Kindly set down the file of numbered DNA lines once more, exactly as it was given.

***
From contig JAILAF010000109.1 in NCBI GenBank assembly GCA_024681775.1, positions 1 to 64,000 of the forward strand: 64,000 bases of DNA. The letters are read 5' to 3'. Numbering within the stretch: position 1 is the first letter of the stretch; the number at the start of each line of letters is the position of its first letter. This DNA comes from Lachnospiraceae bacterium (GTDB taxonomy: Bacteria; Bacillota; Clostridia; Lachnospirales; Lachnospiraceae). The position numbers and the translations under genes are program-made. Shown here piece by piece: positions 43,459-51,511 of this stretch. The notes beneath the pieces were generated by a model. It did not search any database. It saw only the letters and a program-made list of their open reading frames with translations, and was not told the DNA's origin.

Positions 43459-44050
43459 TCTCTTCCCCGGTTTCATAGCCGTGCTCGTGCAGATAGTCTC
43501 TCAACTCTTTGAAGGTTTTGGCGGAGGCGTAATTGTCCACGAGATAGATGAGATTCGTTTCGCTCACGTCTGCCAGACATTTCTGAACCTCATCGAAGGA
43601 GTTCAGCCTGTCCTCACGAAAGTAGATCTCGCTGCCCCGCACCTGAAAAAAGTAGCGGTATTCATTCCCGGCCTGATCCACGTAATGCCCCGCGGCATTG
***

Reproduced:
From contig JAILAF010000109.1 in NCBI GenBank assembly GCA_024681775.1, positions 1 to 64,000 of the forward strand: 64,000 bases of DNA. The letters are read 5' to 3'. Numbering within the stretch: position 1 is the first letter of the stretch; the number at the start of each line of letters is the position of its first letter. This DNA comes from Lachnospiraceae bacterium (GTDB taxonomy: Bacteria; Bacillota; Clostridia; Lachnospirales; Lachnospiraceae). The position numbers and the translations under genes are program-made. Shown here piece by piece: positions 43,459-51,511 of this stretch. The notes beneath the pieces were generated by a model. It did not search any database. It saw only the letters and a program-made list of their open reading frames with translations, and was not told the DNA's origin.

Positions 43459-44050
43459 TCTCTTCCCCGGTTTCATAGCCGTGCTCGTGCAGATAGTCTC
43501 TCAACTCTTTGAAGGTTTTGGCGGAGGCGTAATTGTCCACGAGATAGATGAGATTCGTTTCGCTCACGTCTGCCAGACATTTCTGAACCTCATCGAAGGA
43601 GTTCAGCCTGTCCTCACGAAAGTAGATCTCGCTGCCCCGCACCTGAAAAAAGTAGCGGTATTCATTCCCGGCCTGATCCACGTAATGCCCCGCGGCATTG